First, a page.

For example, I would hire and pay a great deal of money for an individual who has a securities trading background, an undergraduate degree in Economics, an MBA in Finance, suitable licenses for the trade and a DBA with established research in ECN trading. That person would probably be an expert in their chosen field and highly sought after. Where does the research based RA degree fit in? It is the combination of the educational background (15%), experience in the field (50%) and personality and drive (35%) that makes up the hiring formula, ...... for me anyway.

    I have to believe that there are just as many situations where an RA research degree is basically rendered useless in a business environment. Can anybody give me 100's of examples where your PhD in Business is useless in most business applications? It's rare that a research based degree will find dominate utility in the business world, despite having existed far longer than the DBA model. The DBA is the best choice for the business professional and more business leaders need to pursue that degree. I'll end on a positive note!
  12. -kevin-

    -kevin- Resident Redneck

    Harvard awards its DBA in several business fields as the only degree available. So I believe the DBA is sufficiently on par with a PHD for academia.

    After following this thread I wanted to comment that there are many reasons for obtaining a doctorate outside of academia. Personal goal is the one that appeals to me most. As someone who was the first to graduate from college (and graduate school) in the family it would be nice to also complete a doctorate. I'm still looking for the one that appeals most to me from modality, content, and price standpoints. I have been following the various NA doctorates coming out and considering whether any of these meet my needs. So long as the degree is legitimate I don't care about utility in academia or the business world. I am on top of retirement so I don't have the same considerations as many of the posters in this thread.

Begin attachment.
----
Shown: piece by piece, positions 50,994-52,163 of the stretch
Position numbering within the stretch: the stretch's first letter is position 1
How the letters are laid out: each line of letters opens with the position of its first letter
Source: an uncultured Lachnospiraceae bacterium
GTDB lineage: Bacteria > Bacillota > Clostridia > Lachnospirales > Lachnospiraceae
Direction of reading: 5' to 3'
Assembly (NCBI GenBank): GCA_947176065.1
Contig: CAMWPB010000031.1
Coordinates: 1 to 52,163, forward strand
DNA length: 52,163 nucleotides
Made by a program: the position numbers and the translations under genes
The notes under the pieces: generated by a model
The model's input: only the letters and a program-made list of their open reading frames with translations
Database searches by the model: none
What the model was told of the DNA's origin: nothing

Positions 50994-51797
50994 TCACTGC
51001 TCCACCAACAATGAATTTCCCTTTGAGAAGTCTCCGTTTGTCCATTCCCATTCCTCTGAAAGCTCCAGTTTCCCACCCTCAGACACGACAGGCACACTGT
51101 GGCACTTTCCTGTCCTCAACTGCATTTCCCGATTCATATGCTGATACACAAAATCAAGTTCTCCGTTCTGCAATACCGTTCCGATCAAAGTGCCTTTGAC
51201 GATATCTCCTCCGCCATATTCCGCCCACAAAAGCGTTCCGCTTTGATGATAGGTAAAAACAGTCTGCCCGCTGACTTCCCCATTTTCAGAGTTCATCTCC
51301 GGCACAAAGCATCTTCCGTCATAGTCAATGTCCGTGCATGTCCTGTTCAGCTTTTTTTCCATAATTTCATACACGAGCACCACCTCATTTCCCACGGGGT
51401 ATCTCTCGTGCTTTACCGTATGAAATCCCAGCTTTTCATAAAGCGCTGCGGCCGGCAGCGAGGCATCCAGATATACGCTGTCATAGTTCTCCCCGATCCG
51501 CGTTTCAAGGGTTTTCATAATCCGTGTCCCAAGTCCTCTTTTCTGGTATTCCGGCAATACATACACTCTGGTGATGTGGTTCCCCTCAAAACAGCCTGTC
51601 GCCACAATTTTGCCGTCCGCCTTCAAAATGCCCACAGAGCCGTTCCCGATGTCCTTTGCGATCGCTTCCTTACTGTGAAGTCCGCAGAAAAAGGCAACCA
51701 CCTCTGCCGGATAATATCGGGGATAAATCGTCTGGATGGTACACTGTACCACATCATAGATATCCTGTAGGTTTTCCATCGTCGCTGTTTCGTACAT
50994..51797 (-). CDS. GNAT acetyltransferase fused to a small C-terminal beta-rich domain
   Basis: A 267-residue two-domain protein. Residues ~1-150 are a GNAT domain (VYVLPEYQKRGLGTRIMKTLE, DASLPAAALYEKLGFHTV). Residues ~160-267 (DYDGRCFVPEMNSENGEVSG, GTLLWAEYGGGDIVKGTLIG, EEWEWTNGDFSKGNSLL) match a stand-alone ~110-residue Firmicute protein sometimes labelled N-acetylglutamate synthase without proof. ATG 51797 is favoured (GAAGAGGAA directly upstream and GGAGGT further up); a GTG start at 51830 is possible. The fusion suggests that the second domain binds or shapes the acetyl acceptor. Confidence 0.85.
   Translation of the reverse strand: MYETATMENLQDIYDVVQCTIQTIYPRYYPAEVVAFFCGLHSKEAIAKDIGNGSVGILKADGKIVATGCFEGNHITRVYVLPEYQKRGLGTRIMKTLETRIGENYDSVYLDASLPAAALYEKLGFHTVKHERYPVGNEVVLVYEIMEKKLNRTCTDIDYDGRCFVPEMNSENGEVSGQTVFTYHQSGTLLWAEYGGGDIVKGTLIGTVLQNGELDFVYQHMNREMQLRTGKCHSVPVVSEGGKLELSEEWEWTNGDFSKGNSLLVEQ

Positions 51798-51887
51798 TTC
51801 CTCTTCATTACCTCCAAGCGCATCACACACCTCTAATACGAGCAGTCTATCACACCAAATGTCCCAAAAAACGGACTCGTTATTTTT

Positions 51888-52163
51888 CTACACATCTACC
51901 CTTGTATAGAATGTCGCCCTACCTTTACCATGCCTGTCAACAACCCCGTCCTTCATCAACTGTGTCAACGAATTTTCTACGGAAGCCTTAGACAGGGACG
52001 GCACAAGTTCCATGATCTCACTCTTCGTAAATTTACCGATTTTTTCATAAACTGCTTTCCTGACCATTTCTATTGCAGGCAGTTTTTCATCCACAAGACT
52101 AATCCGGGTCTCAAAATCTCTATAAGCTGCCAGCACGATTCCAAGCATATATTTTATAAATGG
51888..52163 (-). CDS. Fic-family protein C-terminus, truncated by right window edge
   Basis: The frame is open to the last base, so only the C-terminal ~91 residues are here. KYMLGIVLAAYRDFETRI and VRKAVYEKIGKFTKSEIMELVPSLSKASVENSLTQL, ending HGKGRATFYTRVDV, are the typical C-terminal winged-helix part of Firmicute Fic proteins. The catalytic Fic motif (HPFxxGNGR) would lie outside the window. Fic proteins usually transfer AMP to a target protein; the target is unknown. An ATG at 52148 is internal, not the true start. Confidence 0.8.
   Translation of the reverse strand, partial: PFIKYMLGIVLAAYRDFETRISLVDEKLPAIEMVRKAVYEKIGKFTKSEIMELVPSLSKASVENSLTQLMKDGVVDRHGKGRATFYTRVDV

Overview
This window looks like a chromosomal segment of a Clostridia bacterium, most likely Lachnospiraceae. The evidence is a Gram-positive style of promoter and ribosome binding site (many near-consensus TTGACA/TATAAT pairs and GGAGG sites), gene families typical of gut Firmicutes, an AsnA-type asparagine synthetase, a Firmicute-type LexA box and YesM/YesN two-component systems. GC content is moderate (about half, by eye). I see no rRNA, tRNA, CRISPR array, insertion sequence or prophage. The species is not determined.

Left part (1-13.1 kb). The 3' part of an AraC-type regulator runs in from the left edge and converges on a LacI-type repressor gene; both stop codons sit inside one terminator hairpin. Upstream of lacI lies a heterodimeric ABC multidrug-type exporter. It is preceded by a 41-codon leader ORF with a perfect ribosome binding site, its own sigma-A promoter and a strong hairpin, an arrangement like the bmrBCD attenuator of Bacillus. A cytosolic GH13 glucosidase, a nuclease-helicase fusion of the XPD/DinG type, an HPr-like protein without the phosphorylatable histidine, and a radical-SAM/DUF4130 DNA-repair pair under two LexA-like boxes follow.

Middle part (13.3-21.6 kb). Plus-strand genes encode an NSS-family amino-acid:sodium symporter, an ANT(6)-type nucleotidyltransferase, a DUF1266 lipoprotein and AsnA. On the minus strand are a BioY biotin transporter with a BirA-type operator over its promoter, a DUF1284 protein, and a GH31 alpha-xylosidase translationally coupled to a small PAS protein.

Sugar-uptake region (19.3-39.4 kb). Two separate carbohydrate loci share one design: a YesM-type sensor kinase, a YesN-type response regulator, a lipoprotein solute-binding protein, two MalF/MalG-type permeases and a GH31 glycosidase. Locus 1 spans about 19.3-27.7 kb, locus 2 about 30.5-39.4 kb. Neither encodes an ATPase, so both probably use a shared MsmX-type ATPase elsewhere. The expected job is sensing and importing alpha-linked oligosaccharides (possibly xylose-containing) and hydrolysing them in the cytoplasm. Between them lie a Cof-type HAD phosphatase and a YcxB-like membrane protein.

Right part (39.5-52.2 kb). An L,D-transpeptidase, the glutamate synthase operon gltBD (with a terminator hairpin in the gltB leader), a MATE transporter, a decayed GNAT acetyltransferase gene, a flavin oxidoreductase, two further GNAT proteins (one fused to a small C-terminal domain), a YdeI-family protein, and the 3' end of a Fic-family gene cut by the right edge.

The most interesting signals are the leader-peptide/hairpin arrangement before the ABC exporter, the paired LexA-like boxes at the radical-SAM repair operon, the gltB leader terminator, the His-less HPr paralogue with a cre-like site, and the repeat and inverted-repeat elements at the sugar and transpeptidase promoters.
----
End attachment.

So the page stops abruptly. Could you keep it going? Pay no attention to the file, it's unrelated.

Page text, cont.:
Because of the pending retirement issue I, for the moment, have placed the doctorate goal in a holding pattern while I consider if it is something that I want to undertake after retirement as a B&M endeavor.

    In relation to the OP's question I think that any doctorate can be used to advantage. We have several examples of folks on this board who have used NA degrees to attain better positions. I believe it is the individual, other qualifications, and position sought that actually will have the larger bearing on success and ROI. But the same can be said of any degree.